Key words: Environmental flows, floodplain wetlands, fish migration, regulators, Native Fish Strategy.
Passage to and from floodplain wetland areas is very important for native fish, as some species utilise these areas for spawning, feeding and recruitment (survival of fishes from eggs to reproductive stage). Regulators were originally installed in the Barmah-Millewa Forest (BMF) to keep water out during the agricultural irrigation season (Fig 1), however such regulators are now thought to adversely effect the lateral movements of native fish.
Broad aim and methods. This project aimed to investigate the lateral movements of native fish during normal river discharges and during an environmental water allocation (EWA) in order to determine the impact of regulators on native fish movements in the BMF.
Sampling was conducted within a number of key fish species in the BMF. Electrofishing was used to determine the presence and abundance of species within habitats sampled (Fig 2). Egg samples were taken from adult individuals to understand whether fish in regulated offstream habitats developed and spawned naturally. Tagging (radio-telemetry and t-bar tagging) was used to monitor movement behaviour, and drum, fyke, frog and larval nets were used to determine which species are using the waterways sampled and to investigate whether movement is influenced by flow. Water quality parameters were also recorded.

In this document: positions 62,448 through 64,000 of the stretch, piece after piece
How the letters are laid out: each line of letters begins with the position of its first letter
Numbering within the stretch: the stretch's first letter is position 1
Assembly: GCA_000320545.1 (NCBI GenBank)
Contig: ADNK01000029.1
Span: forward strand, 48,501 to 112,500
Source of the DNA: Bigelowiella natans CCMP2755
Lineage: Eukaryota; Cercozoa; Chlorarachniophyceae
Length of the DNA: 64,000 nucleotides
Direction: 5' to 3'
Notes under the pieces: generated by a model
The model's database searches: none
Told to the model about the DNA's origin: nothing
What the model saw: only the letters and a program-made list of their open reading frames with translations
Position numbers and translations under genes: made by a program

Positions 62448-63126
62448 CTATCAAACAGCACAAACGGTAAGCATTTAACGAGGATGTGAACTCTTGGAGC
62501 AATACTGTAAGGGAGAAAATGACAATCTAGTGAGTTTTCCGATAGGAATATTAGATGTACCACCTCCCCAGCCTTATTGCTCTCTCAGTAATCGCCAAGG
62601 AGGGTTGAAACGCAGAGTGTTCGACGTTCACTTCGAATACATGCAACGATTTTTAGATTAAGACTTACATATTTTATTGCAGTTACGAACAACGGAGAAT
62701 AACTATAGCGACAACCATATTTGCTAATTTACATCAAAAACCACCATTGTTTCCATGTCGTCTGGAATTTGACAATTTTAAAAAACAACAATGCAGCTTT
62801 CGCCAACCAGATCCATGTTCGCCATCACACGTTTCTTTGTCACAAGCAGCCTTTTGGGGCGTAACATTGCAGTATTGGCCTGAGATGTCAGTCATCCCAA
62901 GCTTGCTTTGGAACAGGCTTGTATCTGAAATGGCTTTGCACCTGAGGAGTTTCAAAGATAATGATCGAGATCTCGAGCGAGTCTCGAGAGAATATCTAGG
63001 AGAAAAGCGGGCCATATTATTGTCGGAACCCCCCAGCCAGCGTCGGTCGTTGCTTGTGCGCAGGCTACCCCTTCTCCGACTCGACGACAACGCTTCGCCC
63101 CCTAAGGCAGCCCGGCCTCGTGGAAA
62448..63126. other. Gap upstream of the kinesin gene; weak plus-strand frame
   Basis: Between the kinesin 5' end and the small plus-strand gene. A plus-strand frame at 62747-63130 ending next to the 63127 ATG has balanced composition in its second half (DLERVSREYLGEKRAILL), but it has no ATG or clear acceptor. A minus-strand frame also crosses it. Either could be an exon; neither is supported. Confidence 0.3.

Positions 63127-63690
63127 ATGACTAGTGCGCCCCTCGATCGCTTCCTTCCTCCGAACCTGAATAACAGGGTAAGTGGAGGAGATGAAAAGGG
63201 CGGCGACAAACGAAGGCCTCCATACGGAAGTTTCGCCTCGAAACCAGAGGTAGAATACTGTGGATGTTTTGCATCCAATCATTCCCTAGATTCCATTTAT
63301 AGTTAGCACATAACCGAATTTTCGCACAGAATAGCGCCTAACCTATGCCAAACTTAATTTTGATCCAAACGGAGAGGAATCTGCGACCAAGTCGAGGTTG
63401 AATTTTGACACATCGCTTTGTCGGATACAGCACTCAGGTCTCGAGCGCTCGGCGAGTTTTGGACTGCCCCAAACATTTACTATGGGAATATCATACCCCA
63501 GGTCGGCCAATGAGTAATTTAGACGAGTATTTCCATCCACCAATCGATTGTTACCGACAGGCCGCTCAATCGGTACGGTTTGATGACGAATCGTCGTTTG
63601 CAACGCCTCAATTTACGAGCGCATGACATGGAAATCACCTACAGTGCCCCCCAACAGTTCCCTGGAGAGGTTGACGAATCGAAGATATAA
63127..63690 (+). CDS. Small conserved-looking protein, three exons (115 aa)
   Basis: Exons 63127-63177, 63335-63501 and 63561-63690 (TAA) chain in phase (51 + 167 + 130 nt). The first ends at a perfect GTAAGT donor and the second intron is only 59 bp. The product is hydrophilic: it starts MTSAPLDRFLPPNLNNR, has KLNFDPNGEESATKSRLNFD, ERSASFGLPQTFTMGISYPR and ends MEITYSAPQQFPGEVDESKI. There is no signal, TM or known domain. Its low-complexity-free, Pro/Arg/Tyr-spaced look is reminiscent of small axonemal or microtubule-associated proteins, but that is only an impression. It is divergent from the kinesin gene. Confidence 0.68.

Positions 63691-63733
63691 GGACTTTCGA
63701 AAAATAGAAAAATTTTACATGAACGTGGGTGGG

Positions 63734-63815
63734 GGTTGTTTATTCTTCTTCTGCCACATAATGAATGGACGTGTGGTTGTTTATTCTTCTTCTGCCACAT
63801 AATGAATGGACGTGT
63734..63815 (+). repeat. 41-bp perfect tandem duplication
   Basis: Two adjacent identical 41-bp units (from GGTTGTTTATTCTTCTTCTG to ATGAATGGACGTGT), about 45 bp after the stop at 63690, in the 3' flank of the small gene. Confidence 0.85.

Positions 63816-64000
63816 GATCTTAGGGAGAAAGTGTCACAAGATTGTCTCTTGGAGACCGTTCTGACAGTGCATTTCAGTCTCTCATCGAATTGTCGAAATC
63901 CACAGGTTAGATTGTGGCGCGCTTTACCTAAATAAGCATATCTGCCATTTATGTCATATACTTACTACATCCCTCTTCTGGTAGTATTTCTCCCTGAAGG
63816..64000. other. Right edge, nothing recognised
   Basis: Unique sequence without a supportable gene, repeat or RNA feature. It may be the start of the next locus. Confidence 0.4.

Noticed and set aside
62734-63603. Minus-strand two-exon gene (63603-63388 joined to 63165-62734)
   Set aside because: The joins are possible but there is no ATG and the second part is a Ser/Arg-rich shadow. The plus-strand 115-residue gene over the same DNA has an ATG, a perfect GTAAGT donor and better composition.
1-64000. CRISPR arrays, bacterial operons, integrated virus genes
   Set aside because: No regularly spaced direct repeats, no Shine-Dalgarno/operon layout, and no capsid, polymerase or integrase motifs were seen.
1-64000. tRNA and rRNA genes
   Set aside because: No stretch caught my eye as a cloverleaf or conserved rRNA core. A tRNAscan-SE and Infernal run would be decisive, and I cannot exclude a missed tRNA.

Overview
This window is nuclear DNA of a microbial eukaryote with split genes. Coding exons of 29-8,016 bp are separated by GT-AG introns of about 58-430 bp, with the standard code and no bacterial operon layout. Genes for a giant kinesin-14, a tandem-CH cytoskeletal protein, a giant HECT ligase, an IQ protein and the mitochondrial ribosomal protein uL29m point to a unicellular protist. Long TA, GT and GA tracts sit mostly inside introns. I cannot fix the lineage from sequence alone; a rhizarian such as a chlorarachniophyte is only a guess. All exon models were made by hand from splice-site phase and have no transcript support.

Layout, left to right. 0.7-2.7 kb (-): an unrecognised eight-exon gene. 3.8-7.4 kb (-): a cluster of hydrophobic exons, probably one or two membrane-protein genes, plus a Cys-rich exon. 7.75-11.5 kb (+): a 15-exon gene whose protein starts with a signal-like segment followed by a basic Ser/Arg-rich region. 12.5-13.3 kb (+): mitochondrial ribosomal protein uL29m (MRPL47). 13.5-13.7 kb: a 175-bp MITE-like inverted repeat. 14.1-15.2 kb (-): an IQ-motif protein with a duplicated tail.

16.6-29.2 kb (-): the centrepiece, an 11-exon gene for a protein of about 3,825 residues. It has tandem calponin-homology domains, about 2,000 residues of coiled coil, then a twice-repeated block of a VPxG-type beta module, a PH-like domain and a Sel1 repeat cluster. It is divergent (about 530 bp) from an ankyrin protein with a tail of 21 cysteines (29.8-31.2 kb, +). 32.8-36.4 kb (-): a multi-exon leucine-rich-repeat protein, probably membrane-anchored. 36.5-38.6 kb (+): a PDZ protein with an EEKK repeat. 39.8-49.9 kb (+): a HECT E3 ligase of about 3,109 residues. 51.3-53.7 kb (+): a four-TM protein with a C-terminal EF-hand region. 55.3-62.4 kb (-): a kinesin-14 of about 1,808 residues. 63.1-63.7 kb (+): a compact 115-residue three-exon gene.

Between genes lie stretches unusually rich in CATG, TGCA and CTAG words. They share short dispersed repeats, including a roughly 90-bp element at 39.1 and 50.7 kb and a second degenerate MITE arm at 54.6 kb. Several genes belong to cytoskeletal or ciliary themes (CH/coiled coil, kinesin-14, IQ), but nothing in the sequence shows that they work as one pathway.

Findings: Results suggest that movement between the Murray River and wetland creeks occurs on a regular basis in unregulated parts of the BMF. Fish generally respond to changes in flow by moving into these creeks on rising flows and returning on falling flows.
In regulated systems, fish generally approached the regulator on falling flows, presumably trying to return to the Murray River like fish in unregulated creeks, but being prevented from returning by the regulators they therefore remained stranded downstream. Movements back to the Murray River were only possible for a few large-bodied individuals during flood conditions when regulators were drowned-out and water velocities and turbulence reduced to the extent that such fish could escape.
Rising water levels associated with the EWA induced fish to move into unregulated wetland creeks and fish generally occupied these creeks for the duration of the EWA. Results indicated that fish remain in these creeks for as long as they are inundated to spawn and feed. Modelled data suggest that without the EWA, flows would have dipped below bankfull several times in late 2005, which, based on previous movements, would most likely have resulted in fish leaving wetland creeks, possibly interrupting feeding and/or spawning activities.
Lessons learned and future directions: Results from this project will be used to guide the use of off-channel regulators to facilitate movement of native fish to and from off-channel habitats to promote spawning and reduce the likelihood of fish being stranded in drying off-river habitats. The results of this project will also provide information for better targeting of environmental water releases for native fish.
Stakeholders and Funding bodies: This project was funded through the Murray-Darling Basin Authority’s Native Fish Strategy.
Contacts: Dr Matthew Jones, Arthur Rylah Institute for Environmental Research (ARI). (03) 9450 8600, firstname.lastname@example.org